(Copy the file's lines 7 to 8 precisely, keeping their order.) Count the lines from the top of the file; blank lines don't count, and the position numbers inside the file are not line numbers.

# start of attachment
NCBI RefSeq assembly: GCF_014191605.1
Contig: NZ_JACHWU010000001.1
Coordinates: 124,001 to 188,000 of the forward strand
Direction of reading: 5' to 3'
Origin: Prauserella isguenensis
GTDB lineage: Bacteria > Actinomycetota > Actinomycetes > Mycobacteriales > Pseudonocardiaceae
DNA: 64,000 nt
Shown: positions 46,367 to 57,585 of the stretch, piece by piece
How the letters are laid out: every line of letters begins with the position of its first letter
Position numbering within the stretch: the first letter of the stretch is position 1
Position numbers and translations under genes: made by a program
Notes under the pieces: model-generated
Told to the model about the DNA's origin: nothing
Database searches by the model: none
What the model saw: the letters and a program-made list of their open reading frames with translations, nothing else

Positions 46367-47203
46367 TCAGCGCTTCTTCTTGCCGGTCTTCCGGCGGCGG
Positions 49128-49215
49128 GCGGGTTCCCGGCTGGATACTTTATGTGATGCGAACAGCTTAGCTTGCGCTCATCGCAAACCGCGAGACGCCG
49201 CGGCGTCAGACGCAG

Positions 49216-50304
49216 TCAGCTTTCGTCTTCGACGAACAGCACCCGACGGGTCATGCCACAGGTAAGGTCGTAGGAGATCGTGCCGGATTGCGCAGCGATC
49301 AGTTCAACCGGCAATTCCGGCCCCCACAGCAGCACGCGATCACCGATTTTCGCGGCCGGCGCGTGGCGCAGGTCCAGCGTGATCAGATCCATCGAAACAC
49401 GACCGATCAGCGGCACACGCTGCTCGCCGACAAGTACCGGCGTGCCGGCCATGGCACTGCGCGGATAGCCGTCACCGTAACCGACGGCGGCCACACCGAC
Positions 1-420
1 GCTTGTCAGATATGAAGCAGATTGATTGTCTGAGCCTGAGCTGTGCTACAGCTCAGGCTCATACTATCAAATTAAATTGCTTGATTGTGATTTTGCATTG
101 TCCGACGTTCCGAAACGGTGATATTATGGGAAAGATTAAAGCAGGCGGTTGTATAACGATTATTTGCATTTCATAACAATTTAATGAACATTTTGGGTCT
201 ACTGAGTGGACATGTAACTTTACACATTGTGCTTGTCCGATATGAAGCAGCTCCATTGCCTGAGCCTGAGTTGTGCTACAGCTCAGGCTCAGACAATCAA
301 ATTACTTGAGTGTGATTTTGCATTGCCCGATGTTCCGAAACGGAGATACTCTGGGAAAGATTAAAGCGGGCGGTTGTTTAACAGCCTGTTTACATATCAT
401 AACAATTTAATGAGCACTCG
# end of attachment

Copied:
DNA: 64,000 nt
Shown: positions 46,367 to 57,585 of the stretch, piece by piece